You have a fractured or broken tooth - now what?

You have a fractured or broken tooth - now what?

Jan 17, 2019, 2:15:04 PM Life and Styles

Human teeth are extremely resilient and strong. However, owing to the strains and stresses that most of us subject our teeth to, sometimes our teeth end up fractured or even worse, broken. When a person is suffering from a cracked or broken tooth, the pain that one has to endure can sometimes be debilitating and unbearable particularly when the inner pulp is exposed. So, what do you do when you have fractured or broken teeth? Read on to find out:

What caused fractured and broken teeth?

A tooth can be cracked, chipped or broken in any number of ways including during a bad fall. Other common causes of cracked teeth include:

  • Consumption of hard items such as hard candies
  • Using your teeth for certain activities such as opening bottle caps
  • Untreated cavities can also cause existing fractures to worsen
  • Trauma as a result of an accident
  • People break their teeth chewing or biting or from sudden impact
  • Damage from playing certain sports such as football and rugby
  • In some instances, old fillings end up becoming brittle over time

Anyone can suffer from a fracture or a crack although it may not always be visible to the naked eye. Pain associated with cracked teeth tends to come and go especially when the damage is small.

If the crack has reached the nerve, the pain may manifest itself when chewing or you may suffer sensitivity to cold and hot food items. In any case, whether you realize that you are in pain or not, all fractures and broken teeth should be investigated by a professional emergency dentist so that health can be restored to the teeth and so that further deterioration can be prevented.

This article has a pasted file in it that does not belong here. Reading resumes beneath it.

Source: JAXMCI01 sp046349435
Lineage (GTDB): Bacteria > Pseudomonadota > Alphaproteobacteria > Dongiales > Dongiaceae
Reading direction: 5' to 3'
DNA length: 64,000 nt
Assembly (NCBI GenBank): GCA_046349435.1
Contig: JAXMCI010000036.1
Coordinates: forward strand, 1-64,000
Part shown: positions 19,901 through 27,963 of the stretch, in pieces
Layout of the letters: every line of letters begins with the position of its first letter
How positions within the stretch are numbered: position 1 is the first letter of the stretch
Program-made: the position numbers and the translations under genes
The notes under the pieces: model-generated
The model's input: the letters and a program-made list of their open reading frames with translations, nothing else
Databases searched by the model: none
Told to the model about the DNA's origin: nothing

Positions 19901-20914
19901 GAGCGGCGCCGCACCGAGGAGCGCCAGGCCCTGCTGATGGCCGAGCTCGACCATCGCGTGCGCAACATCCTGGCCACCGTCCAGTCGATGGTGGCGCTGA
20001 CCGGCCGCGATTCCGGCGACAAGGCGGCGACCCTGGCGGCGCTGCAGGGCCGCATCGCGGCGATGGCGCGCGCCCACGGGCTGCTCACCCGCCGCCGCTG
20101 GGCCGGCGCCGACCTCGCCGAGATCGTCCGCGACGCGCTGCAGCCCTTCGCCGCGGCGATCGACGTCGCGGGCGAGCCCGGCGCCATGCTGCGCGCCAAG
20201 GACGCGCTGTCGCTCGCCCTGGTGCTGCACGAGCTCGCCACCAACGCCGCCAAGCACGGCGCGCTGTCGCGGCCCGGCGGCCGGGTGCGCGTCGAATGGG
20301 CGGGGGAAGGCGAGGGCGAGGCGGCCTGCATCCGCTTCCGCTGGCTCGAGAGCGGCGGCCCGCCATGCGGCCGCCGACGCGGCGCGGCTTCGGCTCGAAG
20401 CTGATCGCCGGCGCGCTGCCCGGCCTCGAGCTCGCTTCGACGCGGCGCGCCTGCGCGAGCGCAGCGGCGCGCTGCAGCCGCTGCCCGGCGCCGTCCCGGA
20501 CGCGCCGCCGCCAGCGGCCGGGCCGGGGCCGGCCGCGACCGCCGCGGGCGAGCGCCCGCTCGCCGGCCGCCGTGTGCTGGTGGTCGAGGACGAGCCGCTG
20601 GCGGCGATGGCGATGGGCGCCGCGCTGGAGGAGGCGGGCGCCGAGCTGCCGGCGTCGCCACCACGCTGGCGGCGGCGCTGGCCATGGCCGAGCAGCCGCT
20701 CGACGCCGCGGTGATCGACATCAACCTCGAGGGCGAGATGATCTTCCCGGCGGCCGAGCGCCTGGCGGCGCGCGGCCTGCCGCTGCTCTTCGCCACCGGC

How are cracked and broken teeth diagnosed?

If the crack on your teeth is not visible, your dentist may have to go through your medical history, as well as discuss any symptoms that cause you to suspect that you have a cracked tooth.

Your dentist will also examine your teeth thoroughly so that he or she can identify any existing cracks. Your dentist may also ask you to bite on something to be able to pinpoint any inflammation or the source of the pain. Sometimes an X-ray may be required to reveal other hidden underlying issues that you may have such as unhealthy pulp in the teeth.

If you suspect that you may have a cracked or broken tooth, making an appointment with your dentist is of the utmost importance, especially if your pain or discomfort levels are high.

Published by Calida Jenkins

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